In brief, the Metaverse ( “meta” (i.e. beyond) + “verse” (from “universe”)), equipped with AR and VR technologies, encompasses a persistent blend of the digital and the so-to-speak physical worlds, experienced by users in real time. 

What is Metaverse?

While numerous experts have their own version of the Metaverse meaning, the key is, it provides or rather embodies somewhat a persistent bridge between the two realities (the digital vs. the physical one). 

Even though the term itself isn’t new (and was actually coined back in the 1990s), the popularity of the notion has surged over the past several years, due to the emergence of the more advanced AR and VR tech solutions and the consequently increasing B2C companies’ interest in their adoption. 

One of the most vivid examples is, certainly, the online gaming industry, where Fortnite has been hosting global in-game live music events for some time now.  And another one are, certainly, the top-tier companies, like Facebook, for instance, which not only offers a variety of VR headsets to consumers, but whose CEO has already announced its future transformation into the Metaverse company.

Benefits of the Metaverse

One of the most obvious benefits of the Metaverse is its being able to unlock people’s access to the new, blended reality, where interoperability and interactivity reach unprecedented levels. 

While some experts presume the Metaverse is in many ways a successor of the Internet as we know it, where multiple accounts will deprecate, opening the pathway to the immersive, real-time experience without any walled gardens to millions of users worldwide, it’s still hard to visualize what exactly the real Metaverse will actually be like. 

In this respect, one of the noticeable efforts, however, was a short video of what the Metaverse can look like, demonstrated during the Adobe Aero presentation back in 2019. 

Roadblocks on the Pathway to Metaverse

First and foremost, one of the hardest challenges yet to overcome is known to be significant hardware limitations. The truth is, most of the current computing and networking functional capabilities can’t support the so-called “persistent mirror world” providing real-time experience to hundreds of thousands of concurrent users.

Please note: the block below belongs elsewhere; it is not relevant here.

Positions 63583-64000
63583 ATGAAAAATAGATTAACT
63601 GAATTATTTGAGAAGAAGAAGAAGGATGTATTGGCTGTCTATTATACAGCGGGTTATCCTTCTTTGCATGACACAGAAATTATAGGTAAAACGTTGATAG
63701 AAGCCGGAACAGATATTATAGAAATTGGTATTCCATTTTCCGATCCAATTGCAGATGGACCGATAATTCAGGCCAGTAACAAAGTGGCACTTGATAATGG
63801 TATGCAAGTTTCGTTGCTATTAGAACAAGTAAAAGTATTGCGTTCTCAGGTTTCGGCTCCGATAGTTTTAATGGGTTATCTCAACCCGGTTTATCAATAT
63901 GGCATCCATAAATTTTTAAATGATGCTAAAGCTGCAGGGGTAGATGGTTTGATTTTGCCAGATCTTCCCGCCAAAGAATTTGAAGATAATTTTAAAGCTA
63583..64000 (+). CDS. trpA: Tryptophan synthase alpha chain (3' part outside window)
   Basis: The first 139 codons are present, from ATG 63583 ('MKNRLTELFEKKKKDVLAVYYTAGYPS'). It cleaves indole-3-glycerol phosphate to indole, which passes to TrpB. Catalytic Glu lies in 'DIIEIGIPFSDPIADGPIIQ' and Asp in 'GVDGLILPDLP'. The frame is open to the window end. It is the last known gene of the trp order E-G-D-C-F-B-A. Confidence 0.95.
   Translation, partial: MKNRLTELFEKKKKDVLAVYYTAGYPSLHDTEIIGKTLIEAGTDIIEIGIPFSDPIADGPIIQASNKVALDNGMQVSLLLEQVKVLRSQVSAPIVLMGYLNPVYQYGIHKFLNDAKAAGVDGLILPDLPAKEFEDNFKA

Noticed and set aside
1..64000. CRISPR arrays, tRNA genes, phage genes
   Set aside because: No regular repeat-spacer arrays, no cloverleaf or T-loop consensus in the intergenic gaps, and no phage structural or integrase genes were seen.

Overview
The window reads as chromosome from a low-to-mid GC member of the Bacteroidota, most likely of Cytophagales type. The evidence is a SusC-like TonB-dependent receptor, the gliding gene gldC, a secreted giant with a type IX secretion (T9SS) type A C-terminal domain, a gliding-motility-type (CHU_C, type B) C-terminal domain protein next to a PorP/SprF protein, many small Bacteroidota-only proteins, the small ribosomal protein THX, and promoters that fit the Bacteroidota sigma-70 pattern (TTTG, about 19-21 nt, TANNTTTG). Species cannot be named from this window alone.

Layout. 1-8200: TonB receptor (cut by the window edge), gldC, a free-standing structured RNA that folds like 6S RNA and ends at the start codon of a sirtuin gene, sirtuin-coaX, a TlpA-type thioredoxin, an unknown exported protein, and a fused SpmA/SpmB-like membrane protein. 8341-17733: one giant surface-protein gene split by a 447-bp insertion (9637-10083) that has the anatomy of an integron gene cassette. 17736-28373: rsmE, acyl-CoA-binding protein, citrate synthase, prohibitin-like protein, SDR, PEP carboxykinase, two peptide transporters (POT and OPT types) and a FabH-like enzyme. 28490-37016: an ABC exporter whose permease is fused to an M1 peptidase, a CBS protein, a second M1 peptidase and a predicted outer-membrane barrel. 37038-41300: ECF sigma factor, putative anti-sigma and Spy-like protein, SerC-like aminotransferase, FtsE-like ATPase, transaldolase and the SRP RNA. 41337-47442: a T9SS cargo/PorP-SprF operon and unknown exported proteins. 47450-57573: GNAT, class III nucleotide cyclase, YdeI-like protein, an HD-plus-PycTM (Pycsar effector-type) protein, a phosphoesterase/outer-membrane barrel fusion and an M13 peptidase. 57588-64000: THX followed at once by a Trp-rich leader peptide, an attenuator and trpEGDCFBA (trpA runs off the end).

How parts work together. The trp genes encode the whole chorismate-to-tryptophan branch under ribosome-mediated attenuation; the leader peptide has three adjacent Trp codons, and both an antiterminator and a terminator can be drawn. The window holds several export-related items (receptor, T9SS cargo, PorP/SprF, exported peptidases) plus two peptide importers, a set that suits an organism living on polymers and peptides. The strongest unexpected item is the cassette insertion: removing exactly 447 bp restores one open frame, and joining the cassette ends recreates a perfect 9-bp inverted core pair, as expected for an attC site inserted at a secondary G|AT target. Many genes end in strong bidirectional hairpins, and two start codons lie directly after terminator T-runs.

More importantly, even if such computing and networking capabilities were in place, these would drive excessive energy consumption of such scale, that it would cause huge problems both in terms of power grids maintenance, and the environment protection across the globe. 

Another substantial challenge remains the insufficient penetration of AR and VR tech solutions into the global consumer economy. In plain words, even though VR headsets, for example, have been available on the market for several years at least, their adoption even in the developed economies is still lagging behind. 

In addition, the current Metaverse precursors aren’t providing genuine interoperability between platforms yet, especially when it comes to user-generated content (UGC). 

Perspectives for the Future

Even though it’s still hard to forecast when we’re actually able to switch on the real Metaverse (the truth is: it will never happen by flipping a switch), the gradual evolution of the MR and AR tech, along with their increasingly growing usage by consumers, are the two key driving forces that would fuel the convergence of the global Metaverse in the upcoming years.

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